DIMO comes forward to conserve Sea Turtles around Arugam BayView(s):
Sea Turtles or marine turtles are turtles that inhabit all of the world’s oceans except the Arctic. And most species of sea turtles are endangered. The seven living species of sea turtles are: Flatback Sea Turtle, Green Sea Turtle, Hawksbill Sea Turtle, Kemp’s Ridley Sea Turtle, Leather-back Sea Turtle, Logger-head Sea Turtle and Olive Ridley Sea Turtle. Sea turtles constitute a single radiation that became distinct from all other turtles around 110 million years ago.
Sea Turtles have few natural predators in adulthood. They are however extremely vulnerable when young and particularly as hatchlings, when they can be attacked by mammals, birds, crabs and fish amongst others. Nests of eggs make an attractive food source to many scavengers. However, by far the most dangerous predators of turtles are humans. Turtles and their eggs are valuable commodities in the black market. Many view turtle eggs as an aphrodisiac; as a symbol of fertility and they send the eggs to other countries. In Sri Lanka, sea turtle nests are robbed of their eggs by poachers who look to sell them on the black market. Furthermore, turtles are vulnerable to extreme weather, habitat degradation/loss and sea or beach pollution; much of which has been caused by human activity.
Understanding the gravity of the situation, Diesel and Motor Engineering PLC (DIMO) recently took steps to actively involve and fund the Turtle Conservation Project along the Panama coastal area. This program was done together with the expertise and know-how of the Environment Foundation (Guarantee) Ltd. (EFL), and stretches along a 4km area. DIMO is the first private company in Sri Lanka to financially assist a Turtle Conservation program. “As a responsible corporate entity, DIMO is proud to partner with EFL in this Turtle Conservation project with EFL, where we identified the importance of protecting sea turtles. We share the oceans and the beaches with many other species. And if humans can alter their behavior, there is still time to save sea turtles from extinction. Eventually, we may be saving one of the earth’s most mysterious and time-honored creatures. Through this project we are converting poachers into protectors, which I believe is a commendable accomplishment,” commented Mr. Ranjith Pandithage (Chairman-DIMO).
The nest protection program was kicked off in January 2013 with the recruitment of 5 people from the Panama village to protect the nests in the area. Every day, the nest protectors start patrolling the beaches at 07.00 p.m. and continue to work till early morning. Four protectors conduct nightly patrols (two patrolling opposite directions), while one remains at the research station in case of an emergency. DIMO Nature Club members, an internal group within DIMO, determined to carry out projects and activities to protect the environment and the community, also visit the Panama locations frequently to assist with the Turtle Conservation and to share the experience of saving Sea Turtles for the next generation.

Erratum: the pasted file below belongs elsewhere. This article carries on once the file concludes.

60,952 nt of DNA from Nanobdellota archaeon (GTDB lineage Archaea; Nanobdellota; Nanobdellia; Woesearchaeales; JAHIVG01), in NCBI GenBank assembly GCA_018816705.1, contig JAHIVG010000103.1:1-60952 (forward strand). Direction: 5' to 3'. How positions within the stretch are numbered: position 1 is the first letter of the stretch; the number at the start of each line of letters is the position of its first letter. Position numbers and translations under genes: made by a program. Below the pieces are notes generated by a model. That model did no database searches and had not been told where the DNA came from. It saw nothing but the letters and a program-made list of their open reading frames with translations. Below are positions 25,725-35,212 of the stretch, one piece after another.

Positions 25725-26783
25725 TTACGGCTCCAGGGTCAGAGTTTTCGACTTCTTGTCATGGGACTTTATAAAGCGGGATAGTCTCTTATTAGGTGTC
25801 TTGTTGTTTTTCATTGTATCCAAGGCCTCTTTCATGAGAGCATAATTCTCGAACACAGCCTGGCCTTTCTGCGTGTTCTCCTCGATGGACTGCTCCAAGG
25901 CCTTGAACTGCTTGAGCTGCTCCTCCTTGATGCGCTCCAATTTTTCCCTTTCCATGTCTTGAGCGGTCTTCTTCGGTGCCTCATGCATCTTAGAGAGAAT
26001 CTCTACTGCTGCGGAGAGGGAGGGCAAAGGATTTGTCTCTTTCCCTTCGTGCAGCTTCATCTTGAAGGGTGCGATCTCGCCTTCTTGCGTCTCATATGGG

Two types of Turtle species have been identified at the recording site from January. They are the Olive Ridley Turtle (Lepidochelys olivacea) and the Hawksbill Turtle (Eretmochelys imbricata). The Leatherback Turtle (Dermochelys coriacea), considered to be the largest in the world had also visited the site twice, without nesting. It is assumed that their nesting activities do happen in April.
A total of 105 nests have been protected as at mid April by the nest protectors.
Out of which 97 nests belong to the Olive Ridley species and 8 nests belong to the Hawksbill species. Approximately 11,000 eggs have been protected from January to mid April 2013. The first nest hatchings were observed from 3rd of March 2013, and have been continuing very successfully. So far 4,245 hatchlings have made their way to the sea and more than 89% of the eggs have successfully hatched. These are very encouraging statistics and show a lot of promise for the project.
Of the seven species of sea turtles, five are listed on the IUCN Red List of Endangered Species as either “endangered” or “critically endangered”. Globally, the Kemp’s Ridley, Hawksbill, and Leatherback sea turtles are listed as “Critically Endangered”, the Loggerhead and the Green as “Endangered”, the Olive Ridley as “Vulnerable” and the Flatback as “Data Deficient”, meaning that its conservation status is unclear due to lack of data.
Ultimate goal of this initiative is to bring a multi-stakeholder integrated approach with the Department of Wildlife Conservation (DWC), Coast Conservation Department (CCD), various NGO’s and the Panama fishing community towards protecting this coastal stretch. Marine turtles can be used as a symbolic species to conserve one of the healthiest sand dunes in Sri Lanka and its associated habitats that are used by a multitude of species. Nature enthusiasts can find more information about the project in www.dimolanka.com & www.efl.lk websites.
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